He twitched suddenly, trembling again and struggling to take in a breath. Brennan held her own breath. Was this it? Was he trying to tell her something? She pressed her forehead against his. "Booth, come on."
Booth breathed as though he couldn't catch his breath. Brennan picked up his hand, clinging to his fingers and holding them close to her heart. "I know you can do this."
After a moment the episode passed. His breathing resumed at a normal pace, even picking up strength. Just like he had done so many months for her, Brennan laid down besides him and snuck an arm around his waist, silently letting him know she was there.
Hours passed by without change. Booth didn't get worse, but he didn't get better, either. It was as if he had gotten the message but part of it had been lost in translation. Brennan never took her eyes off of him. Around the early morning hours she had a difficult time staying awake. At last, though she tried to fight it, she drifted off.
Brennan was skating around an empty ice rink by herself. The stands were empty. The boards had been completely painted white without a sign of advertisement. The lights had been turned down low. Round and round she skated aimlessly. What was she doing?
Her skate slipped out from underneath her, bending her ankle. Down onto the ice she fell. Wincing in pain, she looked around for help. No one was there. Figuring she was her own savior, she tried to push herself back onto her feet. Each attempt left her back down on the cold ice. In the end she just gave up, sitting and massaging her ankle.
Somehow she knew she wasn't alone anymore. Looking up, she noticed Booth skating over to her wearing a Flyers jersey. Just next to her he stopped. "What are you doing, Bones? Get up."
"What? Of course you can."
Her voice came out low, depressed. "I don't want to."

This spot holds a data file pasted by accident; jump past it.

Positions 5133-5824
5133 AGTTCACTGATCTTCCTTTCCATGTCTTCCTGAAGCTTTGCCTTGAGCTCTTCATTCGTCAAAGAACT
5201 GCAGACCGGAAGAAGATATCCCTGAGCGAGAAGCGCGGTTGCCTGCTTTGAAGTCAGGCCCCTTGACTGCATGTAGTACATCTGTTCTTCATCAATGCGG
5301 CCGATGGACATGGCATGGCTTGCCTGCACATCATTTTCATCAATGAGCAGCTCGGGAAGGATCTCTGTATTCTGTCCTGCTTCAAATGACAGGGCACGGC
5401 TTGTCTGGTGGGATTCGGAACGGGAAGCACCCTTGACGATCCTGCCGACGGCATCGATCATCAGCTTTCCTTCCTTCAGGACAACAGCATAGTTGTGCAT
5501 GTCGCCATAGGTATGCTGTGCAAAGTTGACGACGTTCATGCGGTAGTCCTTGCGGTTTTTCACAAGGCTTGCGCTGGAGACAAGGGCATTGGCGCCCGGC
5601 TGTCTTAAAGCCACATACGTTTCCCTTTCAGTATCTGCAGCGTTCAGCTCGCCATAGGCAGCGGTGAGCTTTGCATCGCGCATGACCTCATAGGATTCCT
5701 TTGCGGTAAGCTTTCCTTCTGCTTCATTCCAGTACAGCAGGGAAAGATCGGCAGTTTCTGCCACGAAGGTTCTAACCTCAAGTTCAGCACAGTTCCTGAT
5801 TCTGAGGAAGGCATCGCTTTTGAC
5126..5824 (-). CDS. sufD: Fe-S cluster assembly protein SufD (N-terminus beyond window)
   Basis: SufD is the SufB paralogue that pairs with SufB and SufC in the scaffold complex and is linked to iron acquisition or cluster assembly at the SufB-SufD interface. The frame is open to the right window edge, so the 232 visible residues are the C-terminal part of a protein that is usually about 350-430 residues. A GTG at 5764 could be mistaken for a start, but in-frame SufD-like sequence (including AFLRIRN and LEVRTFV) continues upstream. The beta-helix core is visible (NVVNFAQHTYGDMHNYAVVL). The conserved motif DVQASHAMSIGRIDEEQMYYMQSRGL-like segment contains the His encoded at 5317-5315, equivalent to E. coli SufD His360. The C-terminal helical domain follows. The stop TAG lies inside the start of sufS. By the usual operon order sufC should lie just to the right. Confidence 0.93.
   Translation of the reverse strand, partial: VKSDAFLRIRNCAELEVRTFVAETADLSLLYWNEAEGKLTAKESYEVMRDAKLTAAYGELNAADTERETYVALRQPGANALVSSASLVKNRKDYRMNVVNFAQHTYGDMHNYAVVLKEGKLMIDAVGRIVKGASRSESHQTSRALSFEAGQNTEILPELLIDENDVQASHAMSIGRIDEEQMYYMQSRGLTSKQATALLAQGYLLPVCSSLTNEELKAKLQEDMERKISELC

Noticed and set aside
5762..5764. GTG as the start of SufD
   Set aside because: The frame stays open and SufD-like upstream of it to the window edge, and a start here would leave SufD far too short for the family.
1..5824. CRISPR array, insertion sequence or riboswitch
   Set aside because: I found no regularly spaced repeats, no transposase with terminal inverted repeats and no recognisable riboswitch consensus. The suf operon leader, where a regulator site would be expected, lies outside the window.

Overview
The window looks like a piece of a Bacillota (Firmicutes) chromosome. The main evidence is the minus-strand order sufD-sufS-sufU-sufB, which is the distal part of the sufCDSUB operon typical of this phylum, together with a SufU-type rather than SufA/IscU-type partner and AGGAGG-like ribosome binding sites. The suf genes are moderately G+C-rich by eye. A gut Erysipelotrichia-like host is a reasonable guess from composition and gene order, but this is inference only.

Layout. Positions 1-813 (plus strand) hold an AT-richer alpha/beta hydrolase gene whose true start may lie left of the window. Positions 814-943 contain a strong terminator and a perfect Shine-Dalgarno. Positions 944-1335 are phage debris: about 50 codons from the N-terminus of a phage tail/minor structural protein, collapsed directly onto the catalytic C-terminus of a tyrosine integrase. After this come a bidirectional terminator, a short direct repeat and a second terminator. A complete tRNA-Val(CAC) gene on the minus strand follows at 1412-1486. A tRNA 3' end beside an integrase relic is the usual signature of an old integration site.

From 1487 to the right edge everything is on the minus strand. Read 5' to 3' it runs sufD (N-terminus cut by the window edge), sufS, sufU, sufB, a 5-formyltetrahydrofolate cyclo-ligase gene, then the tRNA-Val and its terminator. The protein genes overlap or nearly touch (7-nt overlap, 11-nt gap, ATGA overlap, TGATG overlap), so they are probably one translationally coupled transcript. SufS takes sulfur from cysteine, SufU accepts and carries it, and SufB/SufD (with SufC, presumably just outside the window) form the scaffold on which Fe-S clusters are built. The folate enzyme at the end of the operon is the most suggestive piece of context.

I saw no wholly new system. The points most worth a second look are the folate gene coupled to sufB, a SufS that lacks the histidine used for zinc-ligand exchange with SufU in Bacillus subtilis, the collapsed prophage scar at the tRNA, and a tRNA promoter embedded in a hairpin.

Booth bent down, placing one knee on the ice. "Why?"
"I'm dreaming. I have to be. And if I'm dreaming of you here, in your world, then Booth, I have to have lost you." She shook her head. "I don't want to get up if I'm going back without you."
"Bones, you'd be fine without me."
"I don't want to be fine without you. I want to be fine with you." She couldn't hold in the tears anymore.
Booth looked at her sadly. He wiped her tears and held her close. "Bones?"
"What?" She asked, her reply muffled by his jersey.
"Open your eyes."
"Open 'em. Trust me."
She looked up at him.
Brennan was conscious before she opened her eyes. She was afraid of what she would be waking up to. Booth appearing in her dreams when he was so sick was not a good sign, in her opinion. But he had said to trust her. And that she did. When she couldn't take being in limbo any longer she opened, looking around.
Sun light was streaking in through the window. It was morning. Brennan was still curled up tight against Booth's side. She knew she had to look at him. Fear needed to be eradicated. No matter what had happened, she knew in her heart she had done her best. She had loved him.
Counting to three, she raised her eyes to look at him. Booth was looking right back at her, half awake. There was a peacefulness in his eyes that she hadn't seen since before he had gotten sick.
Booth was awake.
Booth was alive.
Booth had won.